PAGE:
Budget vs Affordability – There Is a Difference

NOw only $55,000

 

af.ford.a.bil.i.ty – noun — the fact of being cheap enough that people can afford to buy it or pay it

budg.et – noun — an estimate of income and expenditure for a set period of time

Notice, the definitions are not the same, but yet too many sales people treat them like they are.

It’s not uncommon for a salesperson or even the entire sales organization to accept a customer can’t afford their product or service because a customer or prospect says they don’t have the budget.  This is a HUGE mistake because not having the budget is not the same a being able to afford something.

Yes, not having the budget is tough. I get it. When an organization doesn’t have the budget, it makes the sale more difficult. You have to bring your A-game. You have to show tremendous value. Getting a buyer to exceed budget or reallocate budget to buy is legit selling, mastered by but a few truly bad ass sales people.

Making this happen requires a keen and powerful expression of the value proposition and its impact on the buyer’s organization.  Without it, buyers will wait or just not buy.  The risk or concern for exceeding the budget does not exceed the value proposition.

Let me say that again.

When a buyer doesn’t have the budget, if you want to get the sale the solution no only has to provide enough value to be worth the price, it has to provide enough value to be worth the price PLUS exceeding budget or stealing budget from another line item.

Affordability, on the other hand, has nothing to do with the budget. Affordability simply means the buyer does or doesn’t have the money.  It either exists, or it doesn’t. Affordability doesn’t address a willingness to spend money, or not. Affordability only addresses the availability of money for an organization to pay. When it comes to sales, this is a substantial differentiation.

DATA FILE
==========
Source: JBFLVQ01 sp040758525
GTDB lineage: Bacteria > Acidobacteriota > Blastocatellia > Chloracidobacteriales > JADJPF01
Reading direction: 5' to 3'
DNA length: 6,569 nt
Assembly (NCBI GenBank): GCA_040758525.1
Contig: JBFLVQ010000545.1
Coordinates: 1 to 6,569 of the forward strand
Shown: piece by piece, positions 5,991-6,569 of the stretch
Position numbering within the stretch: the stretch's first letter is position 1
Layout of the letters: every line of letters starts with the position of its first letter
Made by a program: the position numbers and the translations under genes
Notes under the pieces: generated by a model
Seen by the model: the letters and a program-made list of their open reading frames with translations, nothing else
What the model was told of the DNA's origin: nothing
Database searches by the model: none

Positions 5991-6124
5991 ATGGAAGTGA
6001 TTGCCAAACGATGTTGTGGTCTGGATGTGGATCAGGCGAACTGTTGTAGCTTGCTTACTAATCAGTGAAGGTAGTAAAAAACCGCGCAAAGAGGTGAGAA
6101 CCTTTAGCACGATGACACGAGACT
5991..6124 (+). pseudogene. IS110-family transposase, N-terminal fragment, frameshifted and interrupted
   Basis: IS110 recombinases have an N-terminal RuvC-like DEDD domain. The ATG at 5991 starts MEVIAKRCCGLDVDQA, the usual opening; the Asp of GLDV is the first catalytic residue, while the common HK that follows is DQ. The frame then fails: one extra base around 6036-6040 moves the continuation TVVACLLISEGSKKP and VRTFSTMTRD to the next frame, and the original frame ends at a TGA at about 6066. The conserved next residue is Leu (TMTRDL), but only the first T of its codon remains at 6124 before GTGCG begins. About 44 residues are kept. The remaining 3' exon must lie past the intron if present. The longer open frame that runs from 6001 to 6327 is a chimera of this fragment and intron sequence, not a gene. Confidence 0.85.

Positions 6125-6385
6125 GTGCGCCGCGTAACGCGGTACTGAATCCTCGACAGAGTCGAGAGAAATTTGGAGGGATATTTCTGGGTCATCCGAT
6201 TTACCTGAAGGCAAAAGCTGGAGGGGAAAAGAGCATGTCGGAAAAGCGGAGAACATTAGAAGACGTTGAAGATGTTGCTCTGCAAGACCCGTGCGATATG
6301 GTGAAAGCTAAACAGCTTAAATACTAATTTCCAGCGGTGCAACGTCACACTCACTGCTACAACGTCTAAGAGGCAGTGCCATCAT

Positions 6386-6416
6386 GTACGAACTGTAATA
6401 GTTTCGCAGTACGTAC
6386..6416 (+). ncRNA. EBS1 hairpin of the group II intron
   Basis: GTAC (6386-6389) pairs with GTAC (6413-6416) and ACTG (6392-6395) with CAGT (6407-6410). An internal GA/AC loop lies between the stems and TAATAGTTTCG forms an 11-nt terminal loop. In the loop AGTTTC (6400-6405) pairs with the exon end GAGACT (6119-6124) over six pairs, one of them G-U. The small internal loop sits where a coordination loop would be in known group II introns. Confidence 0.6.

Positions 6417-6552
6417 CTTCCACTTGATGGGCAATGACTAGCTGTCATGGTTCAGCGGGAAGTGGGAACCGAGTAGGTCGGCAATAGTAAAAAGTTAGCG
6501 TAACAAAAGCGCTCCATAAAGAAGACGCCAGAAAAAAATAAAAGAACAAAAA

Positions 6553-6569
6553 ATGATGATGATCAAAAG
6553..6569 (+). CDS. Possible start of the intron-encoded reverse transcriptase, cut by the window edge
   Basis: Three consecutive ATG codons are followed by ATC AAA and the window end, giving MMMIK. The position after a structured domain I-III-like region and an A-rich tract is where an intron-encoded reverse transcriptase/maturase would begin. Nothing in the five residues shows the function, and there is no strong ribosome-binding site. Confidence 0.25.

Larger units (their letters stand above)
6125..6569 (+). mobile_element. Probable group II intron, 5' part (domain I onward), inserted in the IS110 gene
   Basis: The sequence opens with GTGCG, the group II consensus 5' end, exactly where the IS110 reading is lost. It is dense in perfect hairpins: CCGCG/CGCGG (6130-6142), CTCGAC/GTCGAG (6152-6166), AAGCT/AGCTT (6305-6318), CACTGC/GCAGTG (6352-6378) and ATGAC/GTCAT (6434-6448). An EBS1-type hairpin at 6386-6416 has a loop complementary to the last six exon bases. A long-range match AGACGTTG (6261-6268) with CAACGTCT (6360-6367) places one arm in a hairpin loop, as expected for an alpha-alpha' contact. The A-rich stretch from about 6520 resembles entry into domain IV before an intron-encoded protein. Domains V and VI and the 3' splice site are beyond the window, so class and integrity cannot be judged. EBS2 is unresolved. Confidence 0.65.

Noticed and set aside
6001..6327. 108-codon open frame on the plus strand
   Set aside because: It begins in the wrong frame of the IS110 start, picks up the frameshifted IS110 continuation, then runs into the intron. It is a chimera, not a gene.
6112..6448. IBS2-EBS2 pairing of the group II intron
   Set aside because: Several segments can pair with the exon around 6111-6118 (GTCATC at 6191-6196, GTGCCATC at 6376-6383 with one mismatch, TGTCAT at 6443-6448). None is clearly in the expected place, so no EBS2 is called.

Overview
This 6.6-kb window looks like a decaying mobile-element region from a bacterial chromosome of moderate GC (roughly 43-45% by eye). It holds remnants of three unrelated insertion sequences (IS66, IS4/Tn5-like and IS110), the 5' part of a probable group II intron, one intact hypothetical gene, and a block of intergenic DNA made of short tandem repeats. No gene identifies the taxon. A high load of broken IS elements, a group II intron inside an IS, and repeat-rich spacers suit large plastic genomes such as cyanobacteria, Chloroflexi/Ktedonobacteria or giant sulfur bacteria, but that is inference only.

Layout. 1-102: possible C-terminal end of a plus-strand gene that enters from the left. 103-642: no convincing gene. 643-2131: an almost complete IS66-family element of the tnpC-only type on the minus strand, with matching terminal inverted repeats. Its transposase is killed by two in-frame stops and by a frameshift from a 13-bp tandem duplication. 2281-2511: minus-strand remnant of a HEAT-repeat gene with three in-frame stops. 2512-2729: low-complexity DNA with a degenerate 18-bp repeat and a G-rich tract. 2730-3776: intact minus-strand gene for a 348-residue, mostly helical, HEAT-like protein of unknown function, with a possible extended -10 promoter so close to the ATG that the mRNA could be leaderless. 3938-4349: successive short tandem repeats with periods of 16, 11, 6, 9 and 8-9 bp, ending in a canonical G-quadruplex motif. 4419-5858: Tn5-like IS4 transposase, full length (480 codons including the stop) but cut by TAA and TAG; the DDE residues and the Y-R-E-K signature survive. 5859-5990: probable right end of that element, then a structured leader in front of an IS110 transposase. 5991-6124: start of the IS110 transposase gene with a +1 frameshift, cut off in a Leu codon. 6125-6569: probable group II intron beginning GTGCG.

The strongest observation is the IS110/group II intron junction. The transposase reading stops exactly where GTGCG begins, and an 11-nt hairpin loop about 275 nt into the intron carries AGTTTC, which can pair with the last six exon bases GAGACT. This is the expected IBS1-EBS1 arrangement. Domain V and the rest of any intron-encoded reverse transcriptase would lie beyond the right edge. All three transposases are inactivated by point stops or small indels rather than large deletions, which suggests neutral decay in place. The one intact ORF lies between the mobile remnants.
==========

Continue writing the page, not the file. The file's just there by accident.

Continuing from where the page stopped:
When an organization can’t afford something, when they say they don’t have the money, move on.  The phrase you can’t get blood from a turnip applies. They can’t give what they don’t have.

When an organization doesn’t have the budget, well that’s a very different situation. When an organization says they don’t have the budget, what they are saying is the weren’t planning on spending money at this time, on this type of solution. It doesn’t mean they don’t have it.

When a customer or prospect says they don’t have the budget, that’s not the same as saying they can’t afford it.

When a customer can’t afford it. The sale is over, walk away.

When a customer doesn’t have the budget, the deal just gets more complicated.  It’s time to hone in on the value proposition and the impact to the organization. When lack of budget is present, that’s the time to show ROI calculations or address opportunity costs. This is the time to demonstrate that sticking to the budget costs MORE than sticking to the budget.  If the return is there, the budget will be found. You just have to work a little harder.

People WILL find “the budget” if the value is there.

Don’t make the mistake of assuming budget and affordability are the same. They’re NOT!!!  Thinking they are is the sign of a rookie sales person. Don’t sell like a rookie.

 

 

 

Keenan